I as well feel like blogger has been a great release for me. I'll never be published in the real world, but I enjoy being able to write. In another life, I would probably also feel a certain amount of frustration.

Dean said...

Happy Anniversary, Joel. Do you remember how cumbersome our email was as freshman at Calvin? It was like working in DOS. The tech change has been quick and amazing.

Joel said...

Yeah, it is impressive how quickly things change in this day and age. If blogging still exists 10 years later, it will be interesting to see how it develops.

Phil said...

Well, thanks. I've only deleted two blogs, but I've also deleted a lot of posts, so I guess cumulatively it comes to the same thing. I probably spend too much time on humiliation management.

I may start blogging a lot more around the first of the year. My whole "write more complete essays and submit them more places" plan isn't working. If I tell myself, "Nah, son, turn that random thought into a long essay! Don't just put it up on your rinky-dink blog!", it never happens, because this in turn invites the thought "Don't write that essay! Nobody reads essays! Where would you even submit it to? Work on your novel! In fact, don't do that either, because nobody reads novels! Clean the damn house again, YOU WORTHLESS ENGLISH MAJOR!" And then I watch TV.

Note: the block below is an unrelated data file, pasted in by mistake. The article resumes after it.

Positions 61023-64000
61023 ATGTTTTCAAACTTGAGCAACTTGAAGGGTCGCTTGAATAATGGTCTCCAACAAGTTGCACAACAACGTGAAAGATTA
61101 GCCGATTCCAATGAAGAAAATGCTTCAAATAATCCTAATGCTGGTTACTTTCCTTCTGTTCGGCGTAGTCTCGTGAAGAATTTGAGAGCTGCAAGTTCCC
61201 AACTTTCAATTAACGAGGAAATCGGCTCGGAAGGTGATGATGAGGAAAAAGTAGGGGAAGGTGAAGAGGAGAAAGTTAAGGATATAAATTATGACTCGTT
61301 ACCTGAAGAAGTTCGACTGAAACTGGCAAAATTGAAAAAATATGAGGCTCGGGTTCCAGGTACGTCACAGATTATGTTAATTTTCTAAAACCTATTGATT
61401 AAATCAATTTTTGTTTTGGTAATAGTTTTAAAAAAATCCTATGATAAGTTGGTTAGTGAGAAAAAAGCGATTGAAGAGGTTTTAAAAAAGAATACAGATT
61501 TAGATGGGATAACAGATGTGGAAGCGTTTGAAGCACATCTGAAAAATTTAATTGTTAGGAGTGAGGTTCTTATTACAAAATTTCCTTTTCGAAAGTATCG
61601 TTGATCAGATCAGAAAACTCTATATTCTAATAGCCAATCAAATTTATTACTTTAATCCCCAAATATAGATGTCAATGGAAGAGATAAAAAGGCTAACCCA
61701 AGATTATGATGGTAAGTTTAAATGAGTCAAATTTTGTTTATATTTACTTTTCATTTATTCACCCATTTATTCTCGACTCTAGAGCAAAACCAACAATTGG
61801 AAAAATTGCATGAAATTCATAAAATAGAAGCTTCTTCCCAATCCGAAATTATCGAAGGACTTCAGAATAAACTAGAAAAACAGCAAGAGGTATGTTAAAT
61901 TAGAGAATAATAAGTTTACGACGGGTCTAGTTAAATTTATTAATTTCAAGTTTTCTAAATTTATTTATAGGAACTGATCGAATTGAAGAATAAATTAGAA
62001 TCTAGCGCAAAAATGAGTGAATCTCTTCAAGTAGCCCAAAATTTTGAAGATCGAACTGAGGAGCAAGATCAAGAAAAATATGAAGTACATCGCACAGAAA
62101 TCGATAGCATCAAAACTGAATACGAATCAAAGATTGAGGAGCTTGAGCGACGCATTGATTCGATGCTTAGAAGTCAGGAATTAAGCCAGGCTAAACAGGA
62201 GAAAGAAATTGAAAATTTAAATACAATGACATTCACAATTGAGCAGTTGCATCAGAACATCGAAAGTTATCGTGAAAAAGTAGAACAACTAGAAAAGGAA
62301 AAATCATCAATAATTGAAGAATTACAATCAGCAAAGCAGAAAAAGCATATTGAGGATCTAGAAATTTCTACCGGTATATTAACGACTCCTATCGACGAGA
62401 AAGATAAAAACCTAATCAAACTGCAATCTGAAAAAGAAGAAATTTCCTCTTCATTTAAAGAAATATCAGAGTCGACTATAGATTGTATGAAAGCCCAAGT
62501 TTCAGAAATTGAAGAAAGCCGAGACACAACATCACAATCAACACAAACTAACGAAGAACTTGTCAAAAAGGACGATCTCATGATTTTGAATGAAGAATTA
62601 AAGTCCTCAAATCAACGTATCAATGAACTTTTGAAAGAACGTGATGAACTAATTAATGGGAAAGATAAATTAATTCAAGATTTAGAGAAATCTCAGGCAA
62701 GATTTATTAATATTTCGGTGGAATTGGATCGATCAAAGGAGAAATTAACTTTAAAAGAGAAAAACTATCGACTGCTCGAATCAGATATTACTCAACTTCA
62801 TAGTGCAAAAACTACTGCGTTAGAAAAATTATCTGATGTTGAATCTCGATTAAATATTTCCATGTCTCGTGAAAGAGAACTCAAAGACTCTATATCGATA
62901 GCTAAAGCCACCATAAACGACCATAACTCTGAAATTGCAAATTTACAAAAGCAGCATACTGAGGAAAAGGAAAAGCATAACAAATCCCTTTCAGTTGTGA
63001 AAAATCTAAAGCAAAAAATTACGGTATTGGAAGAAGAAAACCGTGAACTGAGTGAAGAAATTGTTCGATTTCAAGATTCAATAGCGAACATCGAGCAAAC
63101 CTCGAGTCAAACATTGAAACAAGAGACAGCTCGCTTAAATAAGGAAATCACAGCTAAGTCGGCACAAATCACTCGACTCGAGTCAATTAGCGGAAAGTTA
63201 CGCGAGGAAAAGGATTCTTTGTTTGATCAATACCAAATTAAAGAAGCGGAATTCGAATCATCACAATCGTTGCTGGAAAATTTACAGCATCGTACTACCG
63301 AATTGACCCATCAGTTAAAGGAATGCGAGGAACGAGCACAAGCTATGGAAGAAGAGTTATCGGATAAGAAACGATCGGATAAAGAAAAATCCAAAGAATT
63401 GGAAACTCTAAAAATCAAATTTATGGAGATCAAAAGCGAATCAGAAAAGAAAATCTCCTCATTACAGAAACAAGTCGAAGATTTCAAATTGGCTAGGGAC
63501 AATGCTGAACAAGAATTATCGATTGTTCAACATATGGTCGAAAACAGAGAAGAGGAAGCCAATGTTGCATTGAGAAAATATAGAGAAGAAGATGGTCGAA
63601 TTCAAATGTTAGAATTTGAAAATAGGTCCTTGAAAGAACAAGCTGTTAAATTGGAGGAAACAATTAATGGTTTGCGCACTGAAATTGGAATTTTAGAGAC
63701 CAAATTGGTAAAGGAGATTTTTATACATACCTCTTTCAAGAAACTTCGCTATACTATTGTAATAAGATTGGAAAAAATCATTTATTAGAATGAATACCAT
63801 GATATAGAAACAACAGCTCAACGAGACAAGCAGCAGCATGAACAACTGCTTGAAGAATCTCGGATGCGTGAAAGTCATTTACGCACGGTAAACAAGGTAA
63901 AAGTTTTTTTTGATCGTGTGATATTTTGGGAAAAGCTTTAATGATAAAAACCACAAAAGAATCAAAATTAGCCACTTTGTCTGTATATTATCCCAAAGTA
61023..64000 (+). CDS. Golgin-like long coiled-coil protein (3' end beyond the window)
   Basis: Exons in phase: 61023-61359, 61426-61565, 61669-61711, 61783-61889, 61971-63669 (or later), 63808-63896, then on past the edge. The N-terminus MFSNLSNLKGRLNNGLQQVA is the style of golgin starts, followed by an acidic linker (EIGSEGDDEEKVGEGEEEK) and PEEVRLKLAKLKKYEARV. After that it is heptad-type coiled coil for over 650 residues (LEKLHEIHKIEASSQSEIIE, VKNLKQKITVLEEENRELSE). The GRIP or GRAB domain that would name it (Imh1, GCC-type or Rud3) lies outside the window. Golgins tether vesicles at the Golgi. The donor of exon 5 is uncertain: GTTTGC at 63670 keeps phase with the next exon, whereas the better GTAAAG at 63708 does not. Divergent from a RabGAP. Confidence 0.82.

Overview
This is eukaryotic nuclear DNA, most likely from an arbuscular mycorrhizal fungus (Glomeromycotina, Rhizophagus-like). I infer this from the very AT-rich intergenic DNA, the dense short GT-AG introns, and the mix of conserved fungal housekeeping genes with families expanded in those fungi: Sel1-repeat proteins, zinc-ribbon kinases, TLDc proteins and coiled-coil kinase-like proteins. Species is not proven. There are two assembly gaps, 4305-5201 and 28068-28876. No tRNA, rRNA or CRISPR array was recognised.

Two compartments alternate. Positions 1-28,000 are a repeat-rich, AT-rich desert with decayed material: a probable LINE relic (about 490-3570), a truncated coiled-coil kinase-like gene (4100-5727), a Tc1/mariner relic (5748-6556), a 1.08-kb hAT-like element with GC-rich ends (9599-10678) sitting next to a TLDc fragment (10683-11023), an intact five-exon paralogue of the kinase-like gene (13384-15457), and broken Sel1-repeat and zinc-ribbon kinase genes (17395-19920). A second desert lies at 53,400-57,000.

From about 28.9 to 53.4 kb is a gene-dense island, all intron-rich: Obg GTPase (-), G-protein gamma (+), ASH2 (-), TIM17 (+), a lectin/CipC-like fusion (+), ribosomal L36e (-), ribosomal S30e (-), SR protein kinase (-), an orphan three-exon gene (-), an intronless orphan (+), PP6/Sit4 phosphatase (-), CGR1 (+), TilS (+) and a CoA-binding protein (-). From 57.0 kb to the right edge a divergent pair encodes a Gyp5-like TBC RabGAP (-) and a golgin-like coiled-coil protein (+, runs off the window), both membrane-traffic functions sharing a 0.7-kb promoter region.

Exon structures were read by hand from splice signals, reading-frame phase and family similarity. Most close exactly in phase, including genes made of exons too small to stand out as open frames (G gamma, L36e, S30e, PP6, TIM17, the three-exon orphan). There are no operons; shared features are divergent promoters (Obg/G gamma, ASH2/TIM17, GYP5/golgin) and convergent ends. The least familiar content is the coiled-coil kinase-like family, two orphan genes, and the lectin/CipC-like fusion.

Joel said...

I look forward to that if that happens. Otherwise, if you concentrate on publishing essays instead, be sure to try and link to published essays from your blog, so I can keep up that way.

Phil said...

You know, if you're ever stuck for post ideas, you've read more than enough history and nonfiction to start doing top-ten lists. "My Ten Favorites on the French Revolution"--that type of thing. I'd read the hell out of that (and in fact it would be pretty useful, as I find myself looking for those kinds of things every time I start to try to read more history. "Should I bother with Hobsbawm? If only a smart person would just tell me the best books on the age of revolutions!"--that type of thing.)

Joel said...

Actually I was thinking if I ever made it to 10 years of book reviewing, I might start doing some top ten lists to mark that. (The first 3 years or so of this blog was largely just fluff. I didn't start systematically reviewing books until 2006
As for Hobsbawm, I found him a challenging read actually. I'm glad I read him, but I really had to work hard to get through his first book.

At some point before I die, I want to go back and finish the whole Hobsbawm series, but at this point I just have the first book done.
Anyway, thanks for the advice. I'll start thinking about whatever top 10 lists I could put together.

Joel said...

Actually on second thought, I might put together a few readings lists in the next few weeks after all.